Professor John T O’Brien is Professor of Old Age Psychiatry in the Department of Psychiatry, having previously been Professor of Old Age Psychiatry at Newcastle University, and leads the Old Age Psychiatry research team at the University of Cambridge. He is also a National Institute for Health Research Senior Investigator and a Fellow of the Academy of Medical Sciences.
His research interests include: the application of neuroimaging in old age psychiatry; dementia with Lewy bodies; the role of vascular factors in dementia and depression and clinical trials. He has published over 400 peer reviewed papers on these topics and is a member of the National Institute for Health and Clinical Excellence (NICE), British Association of Psychopharmacology and the European Federation of Neurological Sciences (EFNS) Dementia Guideline groups. He is Past President of the International College for Geriatric Psychoneuropharmacology (ICGP).
His other current roles include being Deputy Editor of International Psychogeriatrics, the National Specialty Dementia lead for the Dementias and Neurodegenerative Diseases (DeNDRoN) research network and Treasurer of the International Vas-Cog Society.
Old Age Psychiatry Researchers
Improving the diagnosis and management of neurodegenerative dementia of Lewy body type in the NHS
Dementia is a national priority, both in relation to research and clinical service development. Central to improving patient care in those with dementia is the accurate recognition and diagnosis of sub-types of dementia and ensuring appropriate management. This programme focuses on Lewy body dementia (LBD), which includes two related disorders: dementia with Lewy bodies (DLB) and Parkinson’s disease dementia. The signs and symptoms of LBD are often difficult to detect, and probably only a minority of those with DLB are correctly diagnosed; as a result, many patients with LBD do not receive the best possible management.
This programme will deliver an assessment toolkit suitable for routine NHS use in secondary care, where dementia assessment and assessment of Parkinson’s disease occurs, and will produce a clinically relevant, evidence-based management pathway to guide clinicians. We anticipate a doubling of the numbers of those with Lewy body dementia being recognised, and therefore appropriately managed. Since most Lewy body dementias are misdiagnosed for Alzheimer’s disease, improving the accuracy of Lewy body dementia diagnosis will consequently improve the accuracy for other dementia diagnoses, including Alzheimer’s disease.
The programme’s ambition is the wider dissemination of the assessment and management tool throughout the NHS, with subsequent wide impact in terms of improving patient care for those with Lewy body dementia.
Funded by Lewy Body Society, Addenbrooke’s Charitable Trust and Alzheimer’s Research UK, and led by Drs Li Su and John O’Brien, the Multimodal Imaging in Lewy Body Disorders (MILOS) project aims to detect the damage to brain structure and function associated with Lewy Body Disorder.
We combine multiple state-of-the-art neuroimaging and computational techniques in this three years project in the University of Cambridge. First, we use Magnetoencephalography (MEG), to detect and measure electrical activity in the brain. Second, magnetic resonance imaging (MRI) is used to measure changes in brain structure. Third, Positron Emission Tomography (PET) will be used to detect damaged protein (amyloid beta using the well-established PIB radioligand) in living brains that are indicative of pathology associated with Alzheimer’s disease.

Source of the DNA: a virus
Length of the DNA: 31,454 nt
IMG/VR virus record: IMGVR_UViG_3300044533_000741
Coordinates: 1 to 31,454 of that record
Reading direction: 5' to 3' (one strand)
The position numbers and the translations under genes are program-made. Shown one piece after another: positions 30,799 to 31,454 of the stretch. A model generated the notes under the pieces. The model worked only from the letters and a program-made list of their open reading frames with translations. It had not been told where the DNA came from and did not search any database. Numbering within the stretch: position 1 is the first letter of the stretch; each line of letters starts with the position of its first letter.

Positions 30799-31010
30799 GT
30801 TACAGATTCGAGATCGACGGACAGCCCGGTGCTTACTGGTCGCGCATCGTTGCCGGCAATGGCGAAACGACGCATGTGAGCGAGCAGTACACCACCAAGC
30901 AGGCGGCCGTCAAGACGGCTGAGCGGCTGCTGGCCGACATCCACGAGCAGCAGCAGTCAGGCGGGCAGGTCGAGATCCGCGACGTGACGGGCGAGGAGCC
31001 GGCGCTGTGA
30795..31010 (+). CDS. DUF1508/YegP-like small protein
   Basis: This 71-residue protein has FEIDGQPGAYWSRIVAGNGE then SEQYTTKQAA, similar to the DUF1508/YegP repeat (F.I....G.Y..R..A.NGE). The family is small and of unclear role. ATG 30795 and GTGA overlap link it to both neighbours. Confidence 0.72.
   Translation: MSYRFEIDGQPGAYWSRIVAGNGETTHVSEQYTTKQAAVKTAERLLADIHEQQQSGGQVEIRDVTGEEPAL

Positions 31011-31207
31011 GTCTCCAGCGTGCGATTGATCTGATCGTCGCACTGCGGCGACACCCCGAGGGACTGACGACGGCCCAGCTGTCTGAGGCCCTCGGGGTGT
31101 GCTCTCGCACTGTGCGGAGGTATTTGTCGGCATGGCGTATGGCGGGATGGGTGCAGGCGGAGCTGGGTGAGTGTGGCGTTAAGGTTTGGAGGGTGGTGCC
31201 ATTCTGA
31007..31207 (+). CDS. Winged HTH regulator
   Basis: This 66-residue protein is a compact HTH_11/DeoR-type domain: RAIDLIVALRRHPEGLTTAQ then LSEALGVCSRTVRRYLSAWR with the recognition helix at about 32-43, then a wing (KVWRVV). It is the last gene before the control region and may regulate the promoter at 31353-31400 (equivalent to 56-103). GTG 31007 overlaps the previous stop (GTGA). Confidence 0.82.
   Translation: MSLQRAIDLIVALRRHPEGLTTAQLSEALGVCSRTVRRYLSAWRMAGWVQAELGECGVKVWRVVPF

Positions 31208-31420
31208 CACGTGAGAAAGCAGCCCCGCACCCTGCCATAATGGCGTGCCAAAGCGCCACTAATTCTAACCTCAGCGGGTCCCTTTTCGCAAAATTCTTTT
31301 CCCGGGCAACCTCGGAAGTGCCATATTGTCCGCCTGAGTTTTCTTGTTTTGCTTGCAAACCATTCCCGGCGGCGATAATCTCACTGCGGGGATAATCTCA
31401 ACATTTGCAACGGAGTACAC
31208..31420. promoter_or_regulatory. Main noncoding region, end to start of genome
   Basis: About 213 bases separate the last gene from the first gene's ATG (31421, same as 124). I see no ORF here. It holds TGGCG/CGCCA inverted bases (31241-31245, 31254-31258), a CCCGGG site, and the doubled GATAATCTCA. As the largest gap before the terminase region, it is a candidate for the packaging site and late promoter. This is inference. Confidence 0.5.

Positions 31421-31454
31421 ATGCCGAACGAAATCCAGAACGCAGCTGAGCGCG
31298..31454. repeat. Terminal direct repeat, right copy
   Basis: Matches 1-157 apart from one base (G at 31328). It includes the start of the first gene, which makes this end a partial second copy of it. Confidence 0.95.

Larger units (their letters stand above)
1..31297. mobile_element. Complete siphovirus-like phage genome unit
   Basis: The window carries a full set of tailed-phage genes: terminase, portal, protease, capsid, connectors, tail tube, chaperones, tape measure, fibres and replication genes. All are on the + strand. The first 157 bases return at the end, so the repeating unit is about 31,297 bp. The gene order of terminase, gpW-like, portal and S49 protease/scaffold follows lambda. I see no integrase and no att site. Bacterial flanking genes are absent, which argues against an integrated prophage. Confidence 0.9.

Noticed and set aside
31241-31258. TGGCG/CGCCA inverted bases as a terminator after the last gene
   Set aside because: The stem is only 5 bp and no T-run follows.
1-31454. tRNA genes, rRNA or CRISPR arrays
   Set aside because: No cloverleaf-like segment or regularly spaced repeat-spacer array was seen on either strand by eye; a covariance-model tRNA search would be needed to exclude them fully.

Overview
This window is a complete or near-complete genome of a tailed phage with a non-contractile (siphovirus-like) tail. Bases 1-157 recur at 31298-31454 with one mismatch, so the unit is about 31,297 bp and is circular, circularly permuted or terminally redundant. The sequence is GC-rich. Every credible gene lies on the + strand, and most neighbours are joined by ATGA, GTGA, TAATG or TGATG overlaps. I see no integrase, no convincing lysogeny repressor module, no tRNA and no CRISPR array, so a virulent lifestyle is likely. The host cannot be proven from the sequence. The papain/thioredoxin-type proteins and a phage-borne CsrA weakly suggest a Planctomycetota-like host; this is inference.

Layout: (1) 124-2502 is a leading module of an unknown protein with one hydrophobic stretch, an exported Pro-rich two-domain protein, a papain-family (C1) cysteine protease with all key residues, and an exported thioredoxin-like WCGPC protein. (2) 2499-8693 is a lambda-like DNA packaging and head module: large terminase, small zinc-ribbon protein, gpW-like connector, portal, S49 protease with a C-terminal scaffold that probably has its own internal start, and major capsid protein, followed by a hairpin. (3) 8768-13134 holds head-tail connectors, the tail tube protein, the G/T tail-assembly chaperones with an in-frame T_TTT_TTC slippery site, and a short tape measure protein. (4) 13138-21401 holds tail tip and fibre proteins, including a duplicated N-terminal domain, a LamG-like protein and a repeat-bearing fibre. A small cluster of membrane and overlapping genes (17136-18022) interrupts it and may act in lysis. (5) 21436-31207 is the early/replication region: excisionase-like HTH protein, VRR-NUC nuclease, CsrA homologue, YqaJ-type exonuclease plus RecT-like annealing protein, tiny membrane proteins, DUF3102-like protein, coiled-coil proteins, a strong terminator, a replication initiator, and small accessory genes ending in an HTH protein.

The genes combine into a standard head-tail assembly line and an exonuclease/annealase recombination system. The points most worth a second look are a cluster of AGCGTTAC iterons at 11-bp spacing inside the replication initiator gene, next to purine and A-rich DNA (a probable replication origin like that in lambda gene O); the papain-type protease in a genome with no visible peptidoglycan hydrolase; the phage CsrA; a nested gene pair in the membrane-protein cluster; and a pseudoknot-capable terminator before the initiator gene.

The findings will further our understanding on how DLB affects the patient’s brain, in particular the causes of cognitive decline and psychiatric symptoms, and how to detect this condition and treat it in the future.
Determining the predictors and outcomes of people with dementia with Lewy bodies using the Clinical Record Interactive Search (CRIS) system to improve diagnosis and management (LEWY-CRIS)
[T]he researchers will use anonymised records from two NHS trusts, increasing the number of records in the database to more than 2000. They will search the records for cases of dementia with Lewy bodies and compare them to records for people that do not have dementia with Lewy bodies. . This will help them to find out whether there are patterns or early factors that may help to diagnose dementia with Lewy bodies early. This will help to improve the key words used in their database searches and also improve the criteria that clinicians use to diagnose dementia with Lewy bodies. They will ensure that all of their results are validated by a clinical expert.
The researchers will also develop and test an app that can repeat this work in an automated way. This would allow a large number of records to be searched quickly and repeatedly to identify those people who may fulfil the clinical criteria but have not yet been diagnosed.
This project will help to improve how dementia with Lewy bodies is diagnosed. This has the potential to lead to increased rates of diagnosis and at earlier stages of the condition. Early diagnosis is vital to ensuring people gain access to services and support, but also helps to better plan how relevant services can best help people in a particular area.
Source: Alzheimer’s Society